Right idea at the right time

Published Dec 1, 2013, 8:33 pm IST
Updated Mar 18, 2019, 9:23 pm IST
An event at ISB - Hyderabad, helped shed light on four ventures that could change lives for thousands
Rural development:?Kavya Vunnam with her team member Manikanda Prabhu
 Rural development:?Kavya Vunnam with her team member Manikanda Prabhu

Laid-back, lazy and lethargic are three terms often used to define Hyderabadis. But this notion would prove false if one was to take a look at some of the  Hyderabadis who participated in the Indian School of Business-backed iDiya Challenge, a social venture competition, earlier this week.

From making sanitary napkins at the cost of Rs 13 to Rs 15 per packet to enabling NGOs launch their websites in 15 minutes at the cost of $10, the presentations made by four separate teams at the fifth edition of the iDiya Challenge echoed the popular slogan — an idea can change your life. The social venture competition has been taking place in Indian School of Business since 2009.


This year, out of over 450 entries from 16 states, 11 teams were invited to the all expense-paid boot camp at ISB-Hyderabad from November 25 to 30. Apart from necessary mentorship, the last day also saw funding provided to top ventures — Rs 200,000, Rs 100,000, Rs 50,000 and Rs 25,000 respectively.

Cheap sanitary napkins

Working in an IT firm in Chennai, Nellore-born Kavya Vunnam was surprised at the sanitary conditions in villages.

As part of the CSR initiative, I had gone to a village as an invigilator where scholarship exams for the students were being conducted. When I gave a sanitary napkin to a girl who had stained her clothes, the girl said, “My mother never gives me this. It’s usually old clothes”. It was eye-opening; we live in a society where things like these are taken for granted,” she says.


Beginning with the change from her dad’s village in Nellore, Kavya and her team member will be supplying sanitary napkins to rural folk at Rs 13 to Rs 15 for a packet of eight napkins. “The napkins are of good quality and I use them too. We are in the planning stage but will launch soon. We are going to start by launching it in Nellore and then in other places too.”

KAARMIC Education Services

Giving children belonging to low-income families a chance to shape their own destinies, Anishay Raj and his three-member team launched their venture in July. So far, they have worked with more than 4,000 school students and 250 college students. “We aim for schools that aren’t funded by the government and are not financially aided. By working with students right from when they are 10 years old, we want to give them career guidance and provide high quality students’ development programmes among other things,” says Anishay.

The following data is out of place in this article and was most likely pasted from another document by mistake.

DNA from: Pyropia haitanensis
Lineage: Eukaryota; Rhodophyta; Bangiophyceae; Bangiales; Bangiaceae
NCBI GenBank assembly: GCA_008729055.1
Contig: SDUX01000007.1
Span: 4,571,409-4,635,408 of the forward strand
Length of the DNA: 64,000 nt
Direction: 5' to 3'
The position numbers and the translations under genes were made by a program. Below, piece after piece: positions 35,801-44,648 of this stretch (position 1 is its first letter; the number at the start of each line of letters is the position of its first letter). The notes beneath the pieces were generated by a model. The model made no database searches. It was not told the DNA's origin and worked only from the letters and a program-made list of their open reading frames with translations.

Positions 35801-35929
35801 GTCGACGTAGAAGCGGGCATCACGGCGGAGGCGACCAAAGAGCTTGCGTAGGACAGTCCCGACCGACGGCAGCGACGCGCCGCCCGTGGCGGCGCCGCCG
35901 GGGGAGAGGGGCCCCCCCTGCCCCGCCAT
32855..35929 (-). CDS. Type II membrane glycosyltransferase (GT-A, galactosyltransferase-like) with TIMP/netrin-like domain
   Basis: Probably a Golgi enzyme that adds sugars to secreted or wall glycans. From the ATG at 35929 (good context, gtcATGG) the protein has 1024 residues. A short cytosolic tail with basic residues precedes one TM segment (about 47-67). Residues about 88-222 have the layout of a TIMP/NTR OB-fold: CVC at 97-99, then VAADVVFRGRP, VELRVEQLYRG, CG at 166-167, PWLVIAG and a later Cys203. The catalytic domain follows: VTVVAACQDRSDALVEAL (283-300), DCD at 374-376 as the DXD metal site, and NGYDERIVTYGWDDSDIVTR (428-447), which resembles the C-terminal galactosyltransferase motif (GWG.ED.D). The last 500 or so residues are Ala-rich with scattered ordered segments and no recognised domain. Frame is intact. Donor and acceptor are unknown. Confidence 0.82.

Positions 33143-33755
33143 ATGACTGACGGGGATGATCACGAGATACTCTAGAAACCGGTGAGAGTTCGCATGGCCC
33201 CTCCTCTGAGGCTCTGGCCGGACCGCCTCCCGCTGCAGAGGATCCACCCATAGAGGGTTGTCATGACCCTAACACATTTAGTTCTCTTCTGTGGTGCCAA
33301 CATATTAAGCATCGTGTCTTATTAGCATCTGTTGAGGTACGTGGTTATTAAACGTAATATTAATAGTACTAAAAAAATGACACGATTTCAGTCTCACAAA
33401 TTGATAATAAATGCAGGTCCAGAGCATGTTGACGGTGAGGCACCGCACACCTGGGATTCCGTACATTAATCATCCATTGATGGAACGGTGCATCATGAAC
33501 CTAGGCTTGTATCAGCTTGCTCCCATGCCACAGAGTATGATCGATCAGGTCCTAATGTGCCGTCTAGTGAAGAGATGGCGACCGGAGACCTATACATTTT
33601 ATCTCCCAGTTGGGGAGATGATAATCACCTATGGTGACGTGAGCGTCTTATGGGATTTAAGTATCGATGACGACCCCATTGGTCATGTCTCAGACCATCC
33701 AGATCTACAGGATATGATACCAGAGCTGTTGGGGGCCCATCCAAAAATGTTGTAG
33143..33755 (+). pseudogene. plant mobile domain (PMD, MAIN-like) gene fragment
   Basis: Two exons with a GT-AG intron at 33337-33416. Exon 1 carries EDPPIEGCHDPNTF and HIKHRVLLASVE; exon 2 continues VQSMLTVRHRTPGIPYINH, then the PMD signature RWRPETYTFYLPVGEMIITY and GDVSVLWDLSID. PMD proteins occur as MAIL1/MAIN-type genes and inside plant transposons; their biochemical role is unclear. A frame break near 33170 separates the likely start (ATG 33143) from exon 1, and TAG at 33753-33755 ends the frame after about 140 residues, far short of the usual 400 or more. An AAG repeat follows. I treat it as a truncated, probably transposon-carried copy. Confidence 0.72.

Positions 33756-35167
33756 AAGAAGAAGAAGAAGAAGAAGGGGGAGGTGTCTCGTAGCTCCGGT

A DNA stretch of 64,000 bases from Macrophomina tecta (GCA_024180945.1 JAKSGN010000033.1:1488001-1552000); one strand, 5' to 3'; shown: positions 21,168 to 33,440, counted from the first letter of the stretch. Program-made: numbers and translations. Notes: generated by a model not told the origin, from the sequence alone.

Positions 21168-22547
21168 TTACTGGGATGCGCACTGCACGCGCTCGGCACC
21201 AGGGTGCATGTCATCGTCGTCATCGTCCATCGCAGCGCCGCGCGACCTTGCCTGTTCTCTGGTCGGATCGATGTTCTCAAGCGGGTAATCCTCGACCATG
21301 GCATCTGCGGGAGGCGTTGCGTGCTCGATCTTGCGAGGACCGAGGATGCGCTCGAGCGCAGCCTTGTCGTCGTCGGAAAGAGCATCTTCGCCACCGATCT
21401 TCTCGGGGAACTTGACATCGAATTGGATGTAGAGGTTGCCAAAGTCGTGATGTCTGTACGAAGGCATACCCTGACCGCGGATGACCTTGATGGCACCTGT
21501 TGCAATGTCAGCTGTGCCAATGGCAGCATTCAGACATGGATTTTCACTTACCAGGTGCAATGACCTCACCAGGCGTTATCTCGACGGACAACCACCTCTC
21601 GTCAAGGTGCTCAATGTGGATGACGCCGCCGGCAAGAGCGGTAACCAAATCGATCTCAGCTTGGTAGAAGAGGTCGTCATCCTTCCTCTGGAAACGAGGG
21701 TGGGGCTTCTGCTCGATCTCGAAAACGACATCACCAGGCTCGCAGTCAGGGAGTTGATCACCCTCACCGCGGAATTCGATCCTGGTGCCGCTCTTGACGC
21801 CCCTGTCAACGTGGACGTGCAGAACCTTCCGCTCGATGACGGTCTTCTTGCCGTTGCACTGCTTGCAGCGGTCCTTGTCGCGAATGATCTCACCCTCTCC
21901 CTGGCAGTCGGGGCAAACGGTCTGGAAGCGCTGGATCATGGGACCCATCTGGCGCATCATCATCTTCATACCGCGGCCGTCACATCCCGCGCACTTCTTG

This is done with a motive to create employable talent so that employers, who usually approach high-end educational institutes, also give these students opportunities to work in their chosen fields. 


While everybody loved watching Taare Zameen Par, Afshan Jabeen went a step further from being just a passive audience. In 2010, she started Ripples, which works towards helping dyslexic students.

“According to a research, 12 to 15 per cent school-going students face some form of specific learning difficulties and estimated four crore children in India are dyslexic,”  says Afshan. “But dyslexic students have high IQ. It’s just like having impaired vision, which can be corrected with glasses. Certain methods and procedure help cope with dyslexia in the same manner,” adds Afshan.


With the motto of “one child at a time”, the four-member team has created Ripples — a training centre specifically aimed at helping dyslexic students.

“The decision to set up an independent practice was after a father, who used to stay at Vanasthalipuram, was ready to rent a flat near my house in Mehdipatnam so that his child could be guided by me.”


This is the second time at iDiya Challenge for Satya Naresh and his team. His previous ventures, Jobs for the physically challenged and IdontWantDowry.com, are already popular. This year, he and his three-member team came up with another idea of building a software solution where NGOs can build their sites within 15 minutes for only $10.


“We have been working with NGOs. One of the problems that they faced was building their sites, which usually takes Rs 15,000 to Rs 20,000,” he says. As per a FICCI report, only 5 per cent NGOs have online presence. “We want to help the other 95 per cent,” says Satya, whose venture Site4NGO was launched two months back.